One scourge worries the House of Saud above all--unemployment. "You don't want to see people on the street. In the long run, it creates instability," says Prince Mohammed K.A. Al-Faisal, the 34-year-old vice-president of the Al Faisaliah Group, a family company. Each day, shiftless young men gather on the outskirts of Riyadh, smoking water pipes and drinking coffee. They have all the time in the world to get angry at the system.

This powder keg wasn't always there. Twenty years ago, just about any Saudi could find a comfortable position, and access to the universities was easy. Now, huge population pressures are overwhelming the schools and, ultimately, the job market. Joblessness is estimated at 15% and rising. Companies are just not creating enough jobs, despite intense pressure to hire Saudis instead of South Asians and other expatriates. This move toward so-called Saudiization is the bane of Saudi bosses, who say foreigners are better skilled, and more reliable than locals. "The Saudi wants to be well-paid to do nothing," says a Saudi manager who asked not to be named. Meanwhile, about 150,000 young Saudis enter the workforce each year. Some 50,000 find work. "I don't see any data to suggest Saudi Arabia has turned the corner on creating jobs," says Brad Bourland, chief economist at Saudi American Bank, a Citigroup (C ) affiliate in Riyadh.

Observers worry that fallout from the attacks could scare off investment in areas like telecommunications and tourism. Since a new investment law was passed 18 months ago, some $10 billion in foreign projects had been approved. "This momentum will certainly be slowed," predicts Bourland. For now, the biggest foreign investment project is still on track. ExxonMobil (XOM ), Royal/Dutch Shell Group (RD ), and BP (BP ) are still hoping to finalize deals worth up to $25 billion to exploit Saudi gas reserves.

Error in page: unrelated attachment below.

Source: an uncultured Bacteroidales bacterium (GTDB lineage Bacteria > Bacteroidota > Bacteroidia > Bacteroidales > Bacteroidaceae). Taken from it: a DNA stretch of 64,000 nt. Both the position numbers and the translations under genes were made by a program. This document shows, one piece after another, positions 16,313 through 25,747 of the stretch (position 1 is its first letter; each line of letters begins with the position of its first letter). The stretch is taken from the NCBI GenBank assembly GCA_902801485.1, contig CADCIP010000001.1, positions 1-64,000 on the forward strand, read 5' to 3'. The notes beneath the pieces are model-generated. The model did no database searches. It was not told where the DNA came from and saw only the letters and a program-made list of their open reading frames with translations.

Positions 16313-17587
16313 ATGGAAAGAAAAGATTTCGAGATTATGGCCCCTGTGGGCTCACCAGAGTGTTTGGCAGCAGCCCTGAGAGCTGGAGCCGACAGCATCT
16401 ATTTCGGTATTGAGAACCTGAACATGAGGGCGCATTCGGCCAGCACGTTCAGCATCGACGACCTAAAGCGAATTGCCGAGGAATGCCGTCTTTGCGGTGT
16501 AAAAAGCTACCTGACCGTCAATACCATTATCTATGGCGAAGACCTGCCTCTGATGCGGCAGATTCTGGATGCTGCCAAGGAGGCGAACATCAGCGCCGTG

Putting money into people's pockets would certainly help quiet discontent. But it's not the full answer. While the world will probably never know why so many Saudis participated in the September hijackings, the rapid social change of the past five decades certainly played its part. "We don't feel good in our identity as Saudis," says Omar Al-Modayfer, a psychiatrist and liberal Islamist, adding that attempted suicides are rising. "Saudis are caught between what I call Americanization and their own values. They have no way to adjust." Al-Modayfer and other observers say that Saudi Arabia is short on sports programs, recreational activities, and other tools that modern societies use to engage young people.

Some Saudi analysts say that the top leadership either doesn't get this message, or if it does, doesn't know what to do. The royal family includes thousands of members, surrounded by tens of thousands of retainers. "They want to change, but when you don't have a feedback mechanism you are stuck," says one Saudi professional.